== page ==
I know it can be tough, but it's worth it to find gratitude for your current place of employment. Gratitude is the ultimate sign of abundance and the more you pay homage to it, the more you receive. This starts with changing your thinking and being appreciative of receiving a paycheck in exchange for your time, or for the clarity you've acquired that you deserve more out of your professional career. Whatever it is, there's value.
"Gratitude is the ultimate sign of abundance and the more you pay homage to it, the more you receive."
Look For New Employment
If you think you've exhausted all possibilities, then it's time to look for employment elsewhere. Use your free time to refresh your resume and network. This is the best time to visualize your next role, the company culture, and benefits. Vision boards are a great way to implement these goals in a tangible productive way.
Just remember, it is not enough to write the vision. Affirmations without action produce no results. Carry that with you and you'll go far.
Ayana Iman xx
Featured image by Getty Images
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Ayana Iman is a certified life coach, professional speaker, and mama of one based in New Jersey. She's also known for her love of big hair, travel, and cooking. Find her across social @AyanaIman.
Unapologetically, Chlöe: The R&B Star On Finding Love, Self-Acceptance & Boldly Using Her Voice
On set inside of a mid-city Los Angeles studio, it’s all eyes on Chlöe. She slightly shifts her body against a dark backdrop amidst camera clicks and whirs, giving a seductive pout here, and piercing eye contact there. Her chocolate locs are adorned with a few jewels that she requested to spice up the look, and on her shoulders rests a jeweled piece that she asked to be turned around to better showcase her neck (“I feel a bit old,” she said of the original direction). Her shapely figure is tucked into a strapless bodysuit with a deep v-neck that complements her décolletage.
Though subtle, her quiet wardrobe directives give the air of a woman who’s been here before, and certainly knows what she’s doing. At 24 years young, she’s a “Bossy” chick in training— one who’s politely unapologetic and learning the power of her own voice.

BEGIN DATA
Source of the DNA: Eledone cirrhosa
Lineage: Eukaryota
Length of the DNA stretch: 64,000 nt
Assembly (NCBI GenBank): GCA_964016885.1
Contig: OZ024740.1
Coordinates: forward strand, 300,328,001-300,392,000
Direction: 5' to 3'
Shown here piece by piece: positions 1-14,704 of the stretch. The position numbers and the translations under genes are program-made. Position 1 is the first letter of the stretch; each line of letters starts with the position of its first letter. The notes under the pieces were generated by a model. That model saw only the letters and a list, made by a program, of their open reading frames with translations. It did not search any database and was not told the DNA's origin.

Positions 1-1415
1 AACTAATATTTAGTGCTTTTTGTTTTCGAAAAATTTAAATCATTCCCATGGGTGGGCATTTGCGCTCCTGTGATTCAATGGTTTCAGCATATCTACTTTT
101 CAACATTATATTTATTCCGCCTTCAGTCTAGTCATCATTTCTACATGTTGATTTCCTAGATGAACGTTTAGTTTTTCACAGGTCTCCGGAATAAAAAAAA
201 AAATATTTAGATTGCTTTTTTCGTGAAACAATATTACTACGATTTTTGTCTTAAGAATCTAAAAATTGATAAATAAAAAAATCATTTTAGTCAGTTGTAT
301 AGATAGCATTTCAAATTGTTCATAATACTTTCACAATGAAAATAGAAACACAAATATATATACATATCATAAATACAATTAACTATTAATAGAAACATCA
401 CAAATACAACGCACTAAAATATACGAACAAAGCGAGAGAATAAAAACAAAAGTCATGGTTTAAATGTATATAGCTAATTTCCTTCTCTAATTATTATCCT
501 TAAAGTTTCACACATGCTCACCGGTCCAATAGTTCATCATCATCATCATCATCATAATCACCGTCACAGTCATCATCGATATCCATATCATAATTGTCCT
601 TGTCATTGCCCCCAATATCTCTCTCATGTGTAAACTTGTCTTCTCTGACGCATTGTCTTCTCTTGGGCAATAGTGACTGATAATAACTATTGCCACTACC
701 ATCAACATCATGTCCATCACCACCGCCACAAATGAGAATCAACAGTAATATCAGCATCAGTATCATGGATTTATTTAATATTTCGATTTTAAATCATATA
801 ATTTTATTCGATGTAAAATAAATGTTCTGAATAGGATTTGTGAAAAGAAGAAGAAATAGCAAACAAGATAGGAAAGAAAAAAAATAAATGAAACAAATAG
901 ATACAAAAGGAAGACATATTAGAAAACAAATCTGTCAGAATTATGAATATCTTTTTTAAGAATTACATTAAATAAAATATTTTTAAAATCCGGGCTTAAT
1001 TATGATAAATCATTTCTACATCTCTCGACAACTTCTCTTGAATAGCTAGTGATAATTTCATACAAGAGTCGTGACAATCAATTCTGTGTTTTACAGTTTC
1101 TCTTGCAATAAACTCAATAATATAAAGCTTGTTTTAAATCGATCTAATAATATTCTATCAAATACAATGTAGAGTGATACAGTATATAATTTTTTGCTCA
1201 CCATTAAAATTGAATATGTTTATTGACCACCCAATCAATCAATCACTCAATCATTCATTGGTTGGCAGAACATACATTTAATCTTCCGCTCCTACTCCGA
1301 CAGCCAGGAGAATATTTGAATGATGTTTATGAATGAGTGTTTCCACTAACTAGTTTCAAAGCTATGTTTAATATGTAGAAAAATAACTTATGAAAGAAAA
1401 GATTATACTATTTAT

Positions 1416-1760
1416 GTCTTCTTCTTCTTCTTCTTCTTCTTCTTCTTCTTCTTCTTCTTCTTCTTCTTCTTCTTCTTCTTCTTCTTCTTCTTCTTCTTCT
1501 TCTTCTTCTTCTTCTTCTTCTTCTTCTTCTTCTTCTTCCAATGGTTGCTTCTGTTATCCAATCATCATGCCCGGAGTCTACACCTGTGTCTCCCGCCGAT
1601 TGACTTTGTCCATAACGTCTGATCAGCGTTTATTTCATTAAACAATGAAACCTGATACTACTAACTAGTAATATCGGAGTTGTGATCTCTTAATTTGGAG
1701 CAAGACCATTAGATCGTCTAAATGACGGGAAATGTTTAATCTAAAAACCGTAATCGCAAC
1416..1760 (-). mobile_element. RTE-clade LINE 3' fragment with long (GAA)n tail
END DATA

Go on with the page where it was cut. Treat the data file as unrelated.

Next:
“I'm hesitant sometimes to truly speak my mind and speak up for myself and what I believe,” she later confessed to me a couple of weeks after the photoshoot. “It's always scary for me, but now I'm realizing that I have to, in order to gain respect as a Black woman— a young Black woman— who's still navigating who she is. And you know, I'm realizing that closed mouths don't get fed. And if I keep my mouth shut just because I'm afraid of what people's opinions of me will be or turn into, then that's not any way to live.”
For Chlöe, the journey into womanhood is about embracing who she is, without succumbing to the perceptions of what others think of her. From the waist up she’s everything you’d imagine. A gorgeous goddess with the kind of sex appeal that some work hard to embrace but fail to exude. But unbeknownst to anyone not on set, her bottom half is covered by a white robe, surprising coming from the girl who boasts “'Cause my booty so big, Lord, have mercy” on her first hit single “Have Mercy.”
But that’s the beauty of Chlöe. There’s more to her than meets the eye. More than what a few sensual photos sprinkled throughout an Instagram feed could ever tell you. Just like the photo-framing illusion of her portrayed from the waist up, what we know about the songstress is just the tip of the iceberg. There’s so much more beneath the surface.
Some hours later Chlöe leans back in a high chair as her locs are transformed from a formal updo to a seemingly Basquiat-inspired one. It’s pure art, and at her request, no wigs are a part of the day’s ensemble. She’s fully embracing her natural hair, a decision that wasn’t always a socially accepted one.